Chapter 1


May 18, 1863

Benjamin Richardson stood in front of the headquarters for the Vicksburg campaign and winced as a trickle of sweat slid down his back. Headquarters was currently a whitewashed southern townhouse with six pillars as wide as oak trees lining the front veranda. The paint was peeling and the third step up to the ten-foot wide porch was cracked along the right edge, leaving an exposed splinter sharp as a bayonet point.

            The sounds of camp blended with the everyday sounds of town. Soldiers shouting orders. A woman scolding her child for running into the street. Pots banging as a wagon left the general store. The crack of wood splintering beneath the sharpness of an axe. 

Benjamin slipped a finger under the collar of his gray wool uniform, letting in the barest drop of air. Even in mid-May, the heat was heavy. In a month, maybe less, the heat would make the air so heavy it would be hard to breath. Being born and bred in the south didn’t make the summer any more tolerable for him, nor did it lend him any fondness for the heat.

The smell of bacon from the morning’s breakfast mingled with the scent of gunpowder reminding him of the dry cornbread he’d eaten at daybreak. 

He pulled out his silver pocket watch and checked the time. It was only nine o’clock in the morning. His grandfather had given him this watch on his sixteenth birthday. You’re a man now, he’d said. It’s time for you to make something of yourself. Every time you look at this watch, you remember that. Don’t dishonor our family name by living on the coattails of those who lived before you. Even now, ten years later, his grandfather’s words haunted him. 

  Benjamin’s meeting with General Pemberton had been scheduled for thirty minutes ago. Every minute that passed gave the sun more ammunition.

            Benjamin couldn’t explain it, but the air had a dark feel to it. 

            He squinted to the east. The sun beamed through a cloudless sky. He shook off the thoughts. No storm on the horizon. A flight of fancy, his mother would say. 

            General Pemberton was known for his punctuality.Benjamin checked his watch again. He needed to get back to his men. The fortifications had already been started, but he Yankees had been slipping past in their ships, mostly at night. 

They had to be stopped. 

            The door to Pemberton’s headquarters opened and Benjamin watched as a soldier stepped outside the two-story white house. “You can come in now Sir. The General is almost ready for you.”

            “Very good. I appreciate you.” Benjamin stepped into the foyer and into the welcome shade. He blinked as his eyes adjusted to the dim light. The inside of the house smelled like cinnamon and vanilla. It was a mystery where people managed to get everyday things despite the chaos all around them.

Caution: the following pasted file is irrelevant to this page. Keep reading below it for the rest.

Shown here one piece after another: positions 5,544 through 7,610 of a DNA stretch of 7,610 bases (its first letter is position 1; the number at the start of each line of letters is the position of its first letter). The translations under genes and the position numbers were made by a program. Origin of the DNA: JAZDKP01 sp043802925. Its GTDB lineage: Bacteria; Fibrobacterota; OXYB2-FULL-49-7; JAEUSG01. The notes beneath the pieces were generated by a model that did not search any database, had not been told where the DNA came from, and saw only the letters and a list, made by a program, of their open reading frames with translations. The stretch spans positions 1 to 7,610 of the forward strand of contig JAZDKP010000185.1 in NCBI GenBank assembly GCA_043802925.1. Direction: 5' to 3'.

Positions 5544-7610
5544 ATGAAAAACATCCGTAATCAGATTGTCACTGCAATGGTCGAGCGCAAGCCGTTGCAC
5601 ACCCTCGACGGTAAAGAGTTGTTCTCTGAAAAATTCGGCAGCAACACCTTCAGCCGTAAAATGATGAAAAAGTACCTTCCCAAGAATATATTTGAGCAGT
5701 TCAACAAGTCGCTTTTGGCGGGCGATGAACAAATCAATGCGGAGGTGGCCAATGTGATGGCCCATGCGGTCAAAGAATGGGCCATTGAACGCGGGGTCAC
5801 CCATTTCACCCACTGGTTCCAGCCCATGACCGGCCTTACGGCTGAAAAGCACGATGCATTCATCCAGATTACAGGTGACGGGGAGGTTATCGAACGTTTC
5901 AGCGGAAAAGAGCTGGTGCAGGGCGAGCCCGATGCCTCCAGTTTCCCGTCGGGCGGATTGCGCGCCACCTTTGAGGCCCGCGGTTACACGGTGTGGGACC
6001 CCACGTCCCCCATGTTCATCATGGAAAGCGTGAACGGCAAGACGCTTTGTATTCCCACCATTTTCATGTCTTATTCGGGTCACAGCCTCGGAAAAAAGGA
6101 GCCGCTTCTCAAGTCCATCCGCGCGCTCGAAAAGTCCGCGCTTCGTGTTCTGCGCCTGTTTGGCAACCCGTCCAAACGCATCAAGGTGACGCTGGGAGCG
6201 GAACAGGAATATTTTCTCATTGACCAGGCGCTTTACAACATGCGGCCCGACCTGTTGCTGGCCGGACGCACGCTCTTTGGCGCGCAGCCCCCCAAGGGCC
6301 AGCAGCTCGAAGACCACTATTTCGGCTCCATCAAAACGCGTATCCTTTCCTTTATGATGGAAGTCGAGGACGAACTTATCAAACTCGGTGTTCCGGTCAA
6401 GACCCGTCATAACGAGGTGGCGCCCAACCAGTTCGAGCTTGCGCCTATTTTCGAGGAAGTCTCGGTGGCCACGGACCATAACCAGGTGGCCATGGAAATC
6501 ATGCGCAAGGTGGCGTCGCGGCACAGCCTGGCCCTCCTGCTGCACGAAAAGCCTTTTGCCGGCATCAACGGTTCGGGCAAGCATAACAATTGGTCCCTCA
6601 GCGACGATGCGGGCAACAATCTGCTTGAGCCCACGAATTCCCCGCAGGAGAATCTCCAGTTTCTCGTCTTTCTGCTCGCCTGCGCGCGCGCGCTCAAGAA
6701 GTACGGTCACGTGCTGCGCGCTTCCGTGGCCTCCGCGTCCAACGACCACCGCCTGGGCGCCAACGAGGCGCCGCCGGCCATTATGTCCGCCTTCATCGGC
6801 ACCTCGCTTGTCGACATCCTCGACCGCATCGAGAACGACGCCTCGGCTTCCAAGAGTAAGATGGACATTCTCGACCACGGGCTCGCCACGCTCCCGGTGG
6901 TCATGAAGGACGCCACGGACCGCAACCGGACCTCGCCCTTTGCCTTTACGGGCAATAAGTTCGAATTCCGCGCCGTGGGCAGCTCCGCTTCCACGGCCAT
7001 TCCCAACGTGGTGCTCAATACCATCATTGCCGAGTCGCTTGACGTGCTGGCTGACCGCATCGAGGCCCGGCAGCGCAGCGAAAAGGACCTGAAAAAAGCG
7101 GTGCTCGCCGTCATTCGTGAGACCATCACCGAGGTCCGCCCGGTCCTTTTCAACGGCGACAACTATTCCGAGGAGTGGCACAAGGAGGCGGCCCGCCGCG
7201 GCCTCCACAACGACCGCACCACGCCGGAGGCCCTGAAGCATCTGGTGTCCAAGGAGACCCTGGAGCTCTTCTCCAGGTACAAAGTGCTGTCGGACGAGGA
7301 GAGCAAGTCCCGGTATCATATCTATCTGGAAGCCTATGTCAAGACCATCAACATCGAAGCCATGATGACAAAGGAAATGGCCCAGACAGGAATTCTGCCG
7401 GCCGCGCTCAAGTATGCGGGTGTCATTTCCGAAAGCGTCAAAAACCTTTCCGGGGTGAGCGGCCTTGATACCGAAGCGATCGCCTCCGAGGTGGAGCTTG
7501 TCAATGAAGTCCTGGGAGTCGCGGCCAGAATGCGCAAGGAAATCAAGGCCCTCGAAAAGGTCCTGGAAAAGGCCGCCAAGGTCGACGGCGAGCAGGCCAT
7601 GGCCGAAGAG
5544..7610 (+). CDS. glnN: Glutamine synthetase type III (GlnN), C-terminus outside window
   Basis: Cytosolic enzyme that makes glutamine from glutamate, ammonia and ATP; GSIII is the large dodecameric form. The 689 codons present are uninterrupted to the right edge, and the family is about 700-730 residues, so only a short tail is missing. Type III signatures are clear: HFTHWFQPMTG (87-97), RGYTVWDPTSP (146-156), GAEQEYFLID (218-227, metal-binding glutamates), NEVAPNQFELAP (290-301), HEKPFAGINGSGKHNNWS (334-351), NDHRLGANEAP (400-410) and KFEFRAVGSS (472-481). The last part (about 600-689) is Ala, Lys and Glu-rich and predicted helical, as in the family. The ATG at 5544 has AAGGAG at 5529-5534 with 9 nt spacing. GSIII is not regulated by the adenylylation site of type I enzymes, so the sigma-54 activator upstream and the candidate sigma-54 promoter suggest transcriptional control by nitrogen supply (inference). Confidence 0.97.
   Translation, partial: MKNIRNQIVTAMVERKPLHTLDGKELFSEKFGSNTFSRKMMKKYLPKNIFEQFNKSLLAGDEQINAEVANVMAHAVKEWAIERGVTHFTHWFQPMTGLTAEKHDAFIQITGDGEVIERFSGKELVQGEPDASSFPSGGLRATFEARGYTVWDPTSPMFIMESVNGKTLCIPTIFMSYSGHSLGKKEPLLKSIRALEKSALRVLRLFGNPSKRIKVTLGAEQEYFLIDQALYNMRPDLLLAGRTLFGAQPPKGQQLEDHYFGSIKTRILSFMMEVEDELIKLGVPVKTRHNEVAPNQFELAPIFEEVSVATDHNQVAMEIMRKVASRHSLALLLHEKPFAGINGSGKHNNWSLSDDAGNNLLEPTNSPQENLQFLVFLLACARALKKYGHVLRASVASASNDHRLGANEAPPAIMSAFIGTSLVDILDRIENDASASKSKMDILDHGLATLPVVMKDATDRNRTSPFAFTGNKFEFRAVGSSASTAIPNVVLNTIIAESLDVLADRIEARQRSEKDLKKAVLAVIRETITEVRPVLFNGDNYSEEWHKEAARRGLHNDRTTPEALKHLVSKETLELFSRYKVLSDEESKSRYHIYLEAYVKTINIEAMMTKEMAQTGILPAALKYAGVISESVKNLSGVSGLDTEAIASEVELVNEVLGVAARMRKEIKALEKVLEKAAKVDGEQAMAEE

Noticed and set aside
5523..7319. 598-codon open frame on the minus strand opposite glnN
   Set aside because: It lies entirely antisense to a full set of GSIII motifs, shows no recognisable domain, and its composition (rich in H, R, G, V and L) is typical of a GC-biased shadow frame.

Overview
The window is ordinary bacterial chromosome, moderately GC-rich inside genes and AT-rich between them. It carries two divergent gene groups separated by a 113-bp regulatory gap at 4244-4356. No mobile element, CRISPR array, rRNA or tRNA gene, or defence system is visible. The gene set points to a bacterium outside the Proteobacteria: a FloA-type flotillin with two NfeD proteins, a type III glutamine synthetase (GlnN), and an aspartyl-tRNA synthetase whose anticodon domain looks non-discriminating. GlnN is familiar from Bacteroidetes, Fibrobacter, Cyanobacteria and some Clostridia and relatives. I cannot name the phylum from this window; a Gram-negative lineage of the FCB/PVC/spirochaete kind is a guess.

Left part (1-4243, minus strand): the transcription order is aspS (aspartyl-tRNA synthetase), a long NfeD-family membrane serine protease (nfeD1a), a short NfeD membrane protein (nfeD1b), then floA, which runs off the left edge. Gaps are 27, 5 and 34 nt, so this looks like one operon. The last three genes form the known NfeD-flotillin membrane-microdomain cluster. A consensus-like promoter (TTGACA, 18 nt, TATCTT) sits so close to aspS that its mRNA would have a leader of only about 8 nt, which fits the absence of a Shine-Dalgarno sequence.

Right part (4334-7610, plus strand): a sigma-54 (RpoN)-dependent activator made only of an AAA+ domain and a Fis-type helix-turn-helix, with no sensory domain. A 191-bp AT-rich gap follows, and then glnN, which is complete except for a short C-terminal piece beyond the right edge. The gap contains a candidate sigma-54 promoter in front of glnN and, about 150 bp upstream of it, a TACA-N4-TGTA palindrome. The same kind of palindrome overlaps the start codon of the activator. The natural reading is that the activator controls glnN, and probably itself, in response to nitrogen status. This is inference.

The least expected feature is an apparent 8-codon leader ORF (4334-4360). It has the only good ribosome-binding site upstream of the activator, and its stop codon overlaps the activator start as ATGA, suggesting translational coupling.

General Pemberton’s loud laugh drew his attention to the parlor on the left. 

            But it was the young lady whose silhouette captured his gaze. Whatever she had said doubtless would not have mattered. Any full-blooded Confederate soldier’s eyes would have been drawn to her. 

            He was drawn first to her red gown. Even the high neck and long sleeves didn’t distract from her narrow waist accentuating her feminine curves. Her midnight black hair curled softly around her delicate shoulders unlike so many women, even young women, who wore their hair pulled severely back from their faces. 

            Even from here, he could see the soft curve of her cheek. Benjamin had spent some time up north. He had family in Boston. He had been struck for as long as he could remember by the soft beauty of the southern woman. None could compare. 

            It had been five years since he’d taken more than a passing glance of appreciation of a southern girl. 

            Not since the girl in North Carolina had stolen his heart. 

            The girl stood on her tip-toes and whispered something that Benjamin couldn’t hear. Pemberton laughed again and presented his elbow. 

            The woman placed a white gloved hand on his arm and turned, her hoop skirt swaying. 

            The smile on her face turned to an expression of confusion and disbelief. 

            Benjamin’s feet were glued to the hardwood floor. He could neither take a step forward, nor turn and back away. It was just as well since he couldn’t discern in that split second that seemed like an eternity which of the two he wanted to do. 

            His jaw dropped and he felt the same confusion and disbelief that he saw on her face.

            It was her.